J. Immunol.
,
162
:
2858
-2866,  
1999
.
4
Zhu M. Z., Marshall J., Cole D., Schlom J., Tsang K. Y. Specific cytolytic T-cell responses to human CEA from patients immunized with recombinant avipox-CEA vaccine.
Clin. Cancer Res.
,
6
:
24
-33,  
2000
.
5
Kass E., Schlom J., Thompson J., Guadagni F., Graziano P., Greiner J. W. Induction of protective host immunity to carcinoembryonic antigen (CEA), a self-antigen in CEA transgenic mice, by immunizing with a recombinant vaccinia-CEA virus.
Cancer Res.
,
59
:
676
-683,  
1999
.
6
Schreurs M. W., Eggert A. A., de Boer A. J., Vissers J. L., van Hall T., Offringa R., Figdor C. G., Adema G. J. Dendritic cells break tolerance and induce protective immunity against a melanocyte differentiation antigen in an autologous melanoma model.
Cancer Res.
,
60
:
6995
-7001,  
2000
.
7
Overwijk W. W., Lee D. S., Surman D. R., Irvine K. R., Touloukian C. E., Chan C. C., Carroll M. W., Moss B., Rosenberg S. A., Restifo N. P. Vaccination with a recombinant vaccinia virus encoding a “self” antigen induces autoimmune vitiligo and tumor cell destruction in mice: requirement for CD4(+) T lymphocytes.
Proc. Natl. Acad. Sci. USA
,
96
:
2982
-2987,  
1999
.
8
Naftzger C., Takechi Y., Kohda H., Hara I., Vijayasaradhi S., Houghton A. N. Immune response to a differentiation antigen induced by altered antigen: a study of tumor rejection and autoimmunity.
Proc. Natl. Acad. Sci. USA
,
93
:
14809
-14814,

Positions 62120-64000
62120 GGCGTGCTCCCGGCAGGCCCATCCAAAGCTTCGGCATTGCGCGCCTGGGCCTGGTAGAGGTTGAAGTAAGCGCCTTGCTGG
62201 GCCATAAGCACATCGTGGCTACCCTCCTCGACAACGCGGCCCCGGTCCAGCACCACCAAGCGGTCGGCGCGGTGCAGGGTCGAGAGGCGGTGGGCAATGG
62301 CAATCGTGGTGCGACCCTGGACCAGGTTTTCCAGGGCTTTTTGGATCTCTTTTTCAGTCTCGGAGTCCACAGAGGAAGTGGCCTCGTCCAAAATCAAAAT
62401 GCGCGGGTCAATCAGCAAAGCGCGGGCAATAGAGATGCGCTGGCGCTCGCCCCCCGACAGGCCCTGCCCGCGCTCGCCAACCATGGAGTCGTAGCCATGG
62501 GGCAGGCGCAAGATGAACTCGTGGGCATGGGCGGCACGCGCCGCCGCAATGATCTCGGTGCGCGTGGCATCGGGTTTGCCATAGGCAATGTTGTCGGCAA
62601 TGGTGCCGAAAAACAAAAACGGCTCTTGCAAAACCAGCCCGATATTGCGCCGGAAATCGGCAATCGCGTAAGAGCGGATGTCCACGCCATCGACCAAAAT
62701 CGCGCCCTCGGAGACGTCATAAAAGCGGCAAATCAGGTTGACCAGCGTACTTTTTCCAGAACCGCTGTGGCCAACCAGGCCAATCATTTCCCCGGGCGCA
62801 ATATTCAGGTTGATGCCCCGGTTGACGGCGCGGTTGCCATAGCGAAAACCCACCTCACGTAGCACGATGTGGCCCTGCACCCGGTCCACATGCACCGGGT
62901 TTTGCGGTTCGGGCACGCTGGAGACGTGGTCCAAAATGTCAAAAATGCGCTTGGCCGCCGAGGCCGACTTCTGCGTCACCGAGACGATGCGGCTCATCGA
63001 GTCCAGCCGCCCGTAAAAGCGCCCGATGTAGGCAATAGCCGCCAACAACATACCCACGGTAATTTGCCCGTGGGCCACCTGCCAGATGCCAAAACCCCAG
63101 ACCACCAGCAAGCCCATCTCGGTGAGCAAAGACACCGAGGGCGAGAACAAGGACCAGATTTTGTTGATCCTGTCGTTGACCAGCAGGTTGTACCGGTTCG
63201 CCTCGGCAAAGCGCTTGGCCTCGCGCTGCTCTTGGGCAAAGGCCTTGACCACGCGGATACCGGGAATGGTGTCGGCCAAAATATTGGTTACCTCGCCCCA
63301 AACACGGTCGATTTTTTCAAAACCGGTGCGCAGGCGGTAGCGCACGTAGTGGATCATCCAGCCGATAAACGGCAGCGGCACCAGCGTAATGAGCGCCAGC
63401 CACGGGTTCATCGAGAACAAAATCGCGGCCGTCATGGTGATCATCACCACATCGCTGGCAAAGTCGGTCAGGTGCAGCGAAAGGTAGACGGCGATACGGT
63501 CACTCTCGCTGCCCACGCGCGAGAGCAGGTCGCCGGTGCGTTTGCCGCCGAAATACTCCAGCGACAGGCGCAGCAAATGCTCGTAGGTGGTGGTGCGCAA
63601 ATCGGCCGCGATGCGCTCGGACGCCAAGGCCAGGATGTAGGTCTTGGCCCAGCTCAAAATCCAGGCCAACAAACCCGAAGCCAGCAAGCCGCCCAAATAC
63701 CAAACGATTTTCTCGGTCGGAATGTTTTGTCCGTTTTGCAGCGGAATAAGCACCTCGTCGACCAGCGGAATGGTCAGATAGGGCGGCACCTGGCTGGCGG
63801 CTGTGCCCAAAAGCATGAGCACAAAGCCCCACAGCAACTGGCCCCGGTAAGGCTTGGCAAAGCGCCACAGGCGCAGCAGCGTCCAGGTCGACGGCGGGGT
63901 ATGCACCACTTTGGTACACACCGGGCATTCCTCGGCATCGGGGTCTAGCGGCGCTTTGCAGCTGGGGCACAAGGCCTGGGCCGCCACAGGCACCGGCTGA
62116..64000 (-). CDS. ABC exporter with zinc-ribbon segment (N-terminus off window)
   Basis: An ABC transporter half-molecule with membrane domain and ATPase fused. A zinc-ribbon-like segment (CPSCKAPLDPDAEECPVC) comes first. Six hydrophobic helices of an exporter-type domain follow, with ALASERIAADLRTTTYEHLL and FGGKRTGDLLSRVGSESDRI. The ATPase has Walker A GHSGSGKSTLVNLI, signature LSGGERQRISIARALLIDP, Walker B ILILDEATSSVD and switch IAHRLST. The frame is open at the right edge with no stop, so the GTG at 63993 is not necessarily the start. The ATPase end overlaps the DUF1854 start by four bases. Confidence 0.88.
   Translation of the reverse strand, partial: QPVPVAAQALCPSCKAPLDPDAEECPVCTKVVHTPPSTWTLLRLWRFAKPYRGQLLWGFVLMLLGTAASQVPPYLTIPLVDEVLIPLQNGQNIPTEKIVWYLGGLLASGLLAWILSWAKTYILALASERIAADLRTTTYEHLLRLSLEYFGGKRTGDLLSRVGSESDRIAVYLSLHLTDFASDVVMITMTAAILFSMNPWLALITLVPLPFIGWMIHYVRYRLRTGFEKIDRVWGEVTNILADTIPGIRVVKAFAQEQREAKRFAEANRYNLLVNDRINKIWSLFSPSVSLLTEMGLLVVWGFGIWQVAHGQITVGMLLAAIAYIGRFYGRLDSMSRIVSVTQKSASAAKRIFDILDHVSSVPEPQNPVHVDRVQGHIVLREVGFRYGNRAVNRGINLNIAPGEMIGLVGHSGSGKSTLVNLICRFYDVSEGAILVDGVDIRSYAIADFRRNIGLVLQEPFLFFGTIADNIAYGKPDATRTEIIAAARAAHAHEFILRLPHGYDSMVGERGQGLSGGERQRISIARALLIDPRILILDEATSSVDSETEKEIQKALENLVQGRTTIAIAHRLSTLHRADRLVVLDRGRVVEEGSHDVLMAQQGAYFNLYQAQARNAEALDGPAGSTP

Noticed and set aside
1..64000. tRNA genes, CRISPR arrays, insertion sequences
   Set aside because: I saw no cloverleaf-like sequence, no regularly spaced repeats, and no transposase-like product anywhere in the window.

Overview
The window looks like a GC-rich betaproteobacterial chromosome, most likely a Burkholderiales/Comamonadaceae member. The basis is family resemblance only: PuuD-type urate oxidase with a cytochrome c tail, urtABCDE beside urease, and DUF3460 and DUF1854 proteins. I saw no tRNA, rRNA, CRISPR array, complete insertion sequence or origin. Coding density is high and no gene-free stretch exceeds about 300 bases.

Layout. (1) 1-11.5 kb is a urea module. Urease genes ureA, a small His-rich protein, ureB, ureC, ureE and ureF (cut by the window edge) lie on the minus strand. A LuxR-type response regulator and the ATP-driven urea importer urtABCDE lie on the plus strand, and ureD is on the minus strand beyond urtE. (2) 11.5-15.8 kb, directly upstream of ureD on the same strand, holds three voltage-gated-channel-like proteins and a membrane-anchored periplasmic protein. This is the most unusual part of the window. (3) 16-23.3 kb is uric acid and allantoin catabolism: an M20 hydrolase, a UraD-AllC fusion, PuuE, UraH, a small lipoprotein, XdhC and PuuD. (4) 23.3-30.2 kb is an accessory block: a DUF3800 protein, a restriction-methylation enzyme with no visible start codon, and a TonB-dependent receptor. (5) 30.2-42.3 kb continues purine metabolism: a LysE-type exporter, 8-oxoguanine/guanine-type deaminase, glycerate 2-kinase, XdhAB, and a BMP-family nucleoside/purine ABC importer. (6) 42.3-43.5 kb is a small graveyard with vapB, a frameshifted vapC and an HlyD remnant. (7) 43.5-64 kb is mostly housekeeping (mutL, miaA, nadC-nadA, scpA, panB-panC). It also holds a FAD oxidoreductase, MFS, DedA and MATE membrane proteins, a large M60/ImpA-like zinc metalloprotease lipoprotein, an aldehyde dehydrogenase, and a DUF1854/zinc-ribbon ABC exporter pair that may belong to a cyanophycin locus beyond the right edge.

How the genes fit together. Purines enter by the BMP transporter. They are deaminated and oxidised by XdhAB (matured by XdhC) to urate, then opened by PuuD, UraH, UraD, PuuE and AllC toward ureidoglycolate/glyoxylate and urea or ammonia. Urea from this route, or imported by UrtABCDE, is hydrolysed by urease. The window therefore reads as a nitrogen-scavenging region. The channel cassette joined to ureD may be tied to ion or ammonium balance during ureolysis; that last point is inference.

1996
.
9
Ludewig B., Ochsenbein A. F., Odermatt B., Paulin D., Hengartner H., Zinkernagel R. M. Immunotherapy with dendritic cells directed against tumor antigens shared with normal host cells results in severe autoimmune disease.
J. Exp. Med.
,
191
:
795
-804,  
2000
.
10
Heukamp L. C., van Hall T., Ossendorp F., Burchell J. M., Melief C. J., Taylor-Papadimitriou J., Offringa R. Effective immunotherapy of cancer in MUC1-transgenic mice using clonal cytotoxic T lymphocytes directed against an immunodominant MUC1 epitope.
J. Immunother.
,
25
:
46
-56,  
2002
.
11
Gilboa E. The risk of autoimmunity associated with tumor immunotherapy.
Nat. Immunol.
,
2
:
789
-792,  
2001
.
12
Akagi J., Hodge J. W., McLaughlin J. P., Gritz L., Mazzara G., Kufe D., Schlom J., Kantor J. A. Therapeutic antitumor response after immunization with an admixture of recombinant vaccinia viruses expressing a modified MUC1 gene and the murine T-cell costimulatory molecule B7.